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In a corner of Brazil, local reporters are switching to government jobs and the state is achieving “media capture”
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June 19, 2013, 11:01 a.m.
LINK: www.tandfonline.com  ➚   |   Posted by: Caroline O'Donovan   |   June 19, 2013

“New perspectives from the sky,” a study by Dr. Mark Tremayne and Andrew Clark published in Digital Journalism, can help you with that.

The two University of Texas at Arlington researchers lay out eight case studies of drone use, from tornado coverage to paparazzi to self-surveillance and the Occupy movement.

The eight cases identified raise a host of legal, ethical and moral questions which were raised in this report. As previous research on surveillance technologies has suggested, UAVs equipped with cameras will further blur the public–private distinctions understood by earlier eras (Ford 2011; Thompson 2011). How will the public react? Interestingly, the answer is not obvious. Technologies that seem intrusive to some are readily accepted by others, especially when they have become accustomed to surveillance or feel some remaining degree of control (Humphreys 2011; Meyrowitz 2009). The right to privacy has been diminishing over the past 100 years due to issues such as the growth of government, the growth of the mass media and technological innovations that make it possible to see and hear things that would not have been possible even a few years ago.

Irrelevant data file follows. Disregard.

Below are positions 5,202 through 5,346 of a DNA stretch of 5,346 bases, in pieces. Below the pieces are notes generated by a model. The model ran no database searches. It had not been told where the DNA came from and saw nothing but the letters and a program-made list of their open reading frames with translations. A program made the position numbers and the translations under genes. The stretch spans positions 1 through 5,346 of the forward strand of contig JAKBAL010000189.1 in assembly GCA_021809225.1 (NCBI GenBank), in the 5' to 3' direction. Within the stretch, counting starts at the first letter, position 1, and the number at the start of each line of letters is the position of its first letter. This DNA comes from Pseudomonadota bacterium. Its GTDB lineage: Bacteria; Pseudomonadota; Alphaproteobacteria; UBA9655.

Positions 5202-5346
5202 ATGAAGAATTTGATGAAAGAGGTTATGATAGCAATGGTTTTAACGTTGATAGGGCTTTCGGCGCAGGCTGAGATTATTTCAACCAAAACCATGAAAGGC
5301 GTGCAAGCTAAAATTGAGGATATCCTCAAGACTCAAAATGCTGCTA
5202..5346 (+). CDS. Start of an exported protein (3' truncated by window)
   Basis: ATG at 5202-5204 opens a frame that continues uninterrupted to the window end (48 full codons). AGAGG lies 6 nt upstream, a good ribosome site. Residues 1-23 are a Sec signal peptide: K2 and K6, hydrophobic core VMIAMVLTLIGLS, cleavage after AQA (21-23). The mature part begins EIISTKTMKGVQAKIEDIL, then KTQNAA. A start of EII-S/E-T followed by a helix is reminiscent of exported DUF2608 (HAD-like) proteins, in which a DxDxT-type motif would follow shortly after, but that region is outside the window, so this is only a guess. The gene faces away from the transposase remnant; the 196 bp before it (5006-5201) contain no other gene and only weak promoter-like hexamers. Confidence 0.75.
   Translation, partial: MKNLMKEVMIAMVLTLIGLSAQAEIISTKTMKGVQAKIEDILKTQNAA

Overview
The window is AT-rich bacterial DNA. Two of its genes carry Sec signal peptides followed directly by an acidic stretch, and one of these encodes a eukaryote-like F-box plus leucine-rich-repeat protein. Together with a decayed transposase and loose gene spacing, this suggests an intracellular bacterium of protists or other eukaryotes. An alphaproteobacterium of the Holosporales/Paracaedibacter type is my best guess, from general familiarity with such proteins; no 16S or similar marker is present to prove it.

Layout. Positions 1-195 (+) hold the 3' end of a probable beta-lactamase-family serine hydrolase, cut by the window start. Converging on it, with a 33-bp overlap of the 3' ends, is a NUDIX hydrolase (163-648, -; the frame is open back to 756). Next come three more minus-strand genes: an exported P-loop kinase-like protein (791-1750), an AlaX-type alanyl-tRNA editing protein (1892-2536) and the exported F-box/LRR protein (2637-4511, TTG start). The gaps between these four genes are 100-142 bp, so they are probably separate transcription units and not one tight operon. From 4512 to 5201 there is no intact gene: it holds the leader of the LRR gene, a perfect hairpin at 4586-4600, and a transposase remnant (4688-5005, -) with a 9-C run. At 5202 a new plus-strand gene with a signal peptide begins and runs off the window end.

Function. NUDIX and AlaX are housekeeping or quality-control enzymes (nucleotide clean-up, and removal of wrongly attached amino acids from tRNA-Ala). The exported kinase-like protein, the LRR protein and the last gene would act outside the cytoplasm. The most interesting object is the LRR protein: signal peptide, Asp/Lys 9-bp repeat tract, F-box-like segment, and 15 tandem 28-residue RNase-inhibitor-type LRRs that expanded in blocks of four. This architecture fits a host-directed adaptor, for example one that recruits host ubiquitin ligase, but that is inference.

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In a corner of Brazil, local reporters are switching to government jobs and the state is achieving “media capture”
A strategy of “capturing the main professionals from the newspapers, in their respective fields of work, and thus reduce the tensions of being disturbed by the journalists every single day.” “Memory is crucial for journalism, and we are losing it.”
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How are paywalled news outlets preparing to serve residents in California’s mega-power shutoffs?
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